Nurses Still Afraid To Speak Up

Believe it or not, health-care workers are still afraid to speak up when doctors make mistakes or take dangerous shortcuts, even in 2011 according to a study from the American Association of Critical Care Nurses.

Even with the mandatory placement of safety tools and checklists in hospitals, mistakes are still made. The reality is, doctors are not machines and human error will happen. The placement of these mandatory measures just aren’t enough to help prevent errors. According to the study, it is the lack of support and teamwork that makes these factors less effective.  Things that work against the mandatory preventive measures include poor communication, disrespectful coworkers and lousy teamwork. These factors also can negatively impacts patient outcomes.

On a good note, many of the tools are working around  85 percent of the time to help warn of  a potential hazard to a patient. The surprising part of the study was that in terms of nurses or health care workers who are witness errors and mistakes …  more than half (58 percent) were afraid to speak up about a potential hazard or error. Here’s the breakdown…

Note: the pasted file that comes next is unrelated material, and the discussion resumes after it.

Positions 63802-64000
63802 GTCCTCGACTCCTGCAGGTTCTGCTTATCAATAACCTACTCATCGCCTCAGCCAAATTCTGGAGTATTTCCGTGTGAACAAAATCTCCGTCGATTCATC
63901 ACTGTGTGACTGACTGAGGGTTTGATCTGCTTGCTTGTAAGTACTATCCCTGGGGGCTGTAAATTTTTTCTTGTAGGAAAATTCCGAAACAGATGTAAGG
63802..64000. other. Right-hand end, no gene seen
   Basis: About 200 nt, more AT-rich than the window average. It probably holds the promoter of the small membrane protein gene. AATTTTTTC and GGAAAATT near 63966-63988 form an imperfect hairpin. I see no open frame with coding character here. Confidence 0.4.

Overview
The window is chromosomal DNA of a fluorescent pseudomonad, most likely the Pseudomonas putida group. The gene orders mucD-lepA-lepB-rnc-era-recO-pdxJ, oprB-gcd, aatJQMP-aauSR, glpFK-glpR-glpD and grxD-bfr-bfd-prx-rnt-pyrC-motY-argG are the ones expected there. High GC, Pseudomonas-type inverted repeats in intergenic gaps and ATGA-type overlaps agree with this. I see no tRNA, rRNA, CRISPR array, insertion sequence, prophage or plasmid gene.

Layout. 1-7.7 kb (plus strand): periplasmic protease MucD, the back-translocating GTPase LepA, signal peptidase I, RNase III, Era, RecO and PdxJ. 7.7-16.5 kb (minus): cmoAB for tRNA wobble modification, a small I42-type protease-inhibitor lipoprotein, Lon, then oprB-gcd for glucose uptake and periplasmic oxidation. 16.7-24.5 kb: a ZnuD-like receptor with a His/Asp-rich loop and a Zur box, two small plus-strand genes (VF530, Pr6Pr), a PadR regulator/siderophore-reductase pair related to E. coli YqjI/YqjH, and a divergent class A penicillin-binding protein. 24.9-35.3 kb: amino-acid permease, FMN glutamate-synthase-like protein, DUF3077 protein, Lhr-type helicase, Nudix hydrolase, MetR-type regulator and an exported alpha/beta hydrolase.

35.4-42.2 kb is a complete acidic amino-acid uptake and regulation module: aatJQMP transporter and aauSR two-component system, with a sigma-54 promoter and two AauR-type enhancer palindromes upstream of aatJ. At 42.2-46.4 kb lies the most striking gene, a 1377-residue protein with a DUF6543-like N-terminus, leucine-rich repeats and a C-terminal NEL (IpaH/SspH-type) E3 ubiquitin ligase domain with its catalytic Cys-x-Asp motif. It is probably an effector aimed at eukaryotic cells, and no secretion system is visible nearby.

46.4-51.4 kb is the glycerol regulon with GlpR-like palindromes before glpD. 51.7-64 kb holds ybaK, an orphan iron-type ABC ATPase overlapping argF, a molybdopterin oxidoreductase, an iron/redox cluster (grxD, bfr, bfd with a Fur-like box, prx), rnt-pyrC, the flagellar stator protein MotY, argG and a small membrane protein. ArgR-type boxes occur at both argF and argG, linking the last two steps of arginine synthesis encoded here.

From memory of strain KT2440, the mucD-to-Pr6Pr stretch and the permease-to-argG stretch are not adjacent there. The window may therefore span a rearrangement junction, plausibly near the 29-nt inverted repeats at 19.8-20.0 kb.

• 84%  said their colleagues take dangerous shortcuts, only 17% shared their concerns.
  • 82%  said incompetence led to near misses or patient harm, but only 11% have spoken to the incompetent colleague.
  • 85% said their coworkers show poor teamwork or act disrespectfully, only 16% shared concerns with that person.

“There is more work needed in the OR to support the surgical team’s ability to establish a culture of safety where all members can openly discuss errors, process improvements or system issues without fear of reprisal,” said AORN Executive Director and CEO Linda Groah.

“Compared with what we learned in 2005, nurses now speak up at much better rates,” said Kristin Peterson, cardiac clinical nurse specialist and president of the association that sponsored the study. “They are now nearly three times more likely to have spoken directly to the person and shared their full concerns.”

Bottom Line — Healthcare leaders need to further improve people’s ability to have conversations and ease the fear of repercussion so that calling attention to an error is something that is welcomed and not frowned upon or stigmatized.

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